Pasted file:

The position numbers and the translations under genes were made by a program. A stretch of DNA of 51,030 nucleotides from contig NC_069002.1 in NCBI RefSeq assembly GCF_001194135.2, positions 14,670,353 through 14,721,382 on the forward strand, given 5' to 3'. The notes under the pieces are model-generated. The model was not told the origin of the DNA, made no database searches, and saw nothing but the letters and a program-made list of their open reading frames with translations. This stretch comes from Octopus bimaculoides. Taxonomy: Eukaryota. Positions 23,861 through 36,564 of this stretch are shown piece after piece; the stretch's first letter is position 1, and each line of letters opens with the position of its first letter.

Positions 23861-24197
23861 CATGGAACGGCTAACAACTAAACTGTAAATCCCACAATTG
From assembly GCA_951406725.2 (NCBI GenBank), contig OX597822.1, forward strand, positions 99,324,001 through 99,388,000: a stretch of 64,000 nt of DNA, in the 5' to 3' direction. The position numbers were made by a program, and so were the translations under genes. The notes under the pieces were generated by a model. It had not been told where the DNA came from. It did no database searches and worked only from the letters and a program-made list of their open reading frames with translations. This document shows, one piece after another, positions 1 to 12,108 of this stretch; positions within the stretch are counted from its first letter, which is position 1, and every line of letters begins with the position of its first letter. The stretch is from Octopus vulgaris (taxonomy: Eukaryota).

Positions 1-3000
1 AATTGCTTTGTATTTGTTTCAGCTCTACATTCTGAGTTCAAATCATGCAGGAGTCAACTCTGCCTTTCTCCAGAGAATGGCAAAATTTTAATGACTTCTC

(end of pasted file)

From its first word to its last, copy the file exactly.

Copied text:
The position numbers and the translations under genes were made by a program. A stretch of DNA of 51,030 nucleotides from contig NC_069002.1 in NCBI RefSeq assembly GCF_001194135.2, positions 14,670,353 through 14,721,382 on the forward strand, given 5' to 3'. The notes under the pieces are model-generated. The model was not told the origin of the DNA, made no database searches, and saw nothing but the letters and a program-made list of their open reading frames with translations. This stretch comes from Octopus bimaculoides. Taxonomy: Eukaryota. Positions 23,861 through 36,564 of this stretch are shown piece after piece; the stretch's first letter is position 1, and each line of letters opens with the position of its first letter.

Positions 23861-24197
23861 CATGGAACGGCTAACAACTAAACTGTAAATCCCACAATTG
From assembly GCA_951406725.2 (NCBI GenBank), contig OX597822.1, forward strand, positions 99,324,001 through 99,388,000: a stretch of 64,000 nt of DNA, in the 5' to 3' direction. The position numbers were made by a program, and so were the translations under genes. The notes under the pieces were generated by a model. It had not been told where the DNA came from. It did no database searches and worked only from the letters and a program-made list of their open reading frames with translations. This document shows, one piece after another, positions 1 to 12,108 of this stretch; positions within the stretch are counted from its first letter, which is position 1, and every line of letters begins with the position of its first letter. The stretch is from Octopus vulgaris (taxonomy: Eukaryota).

Positions 1-3000
1 AATTGCTTTGTATTTGTTTCAGCTCTACATTCTGAGTTCAAATCATGCAGGAGTCAACTCTGCCTTTCTCCAGAGAATGGCAAAATTTTAATGACTTCTC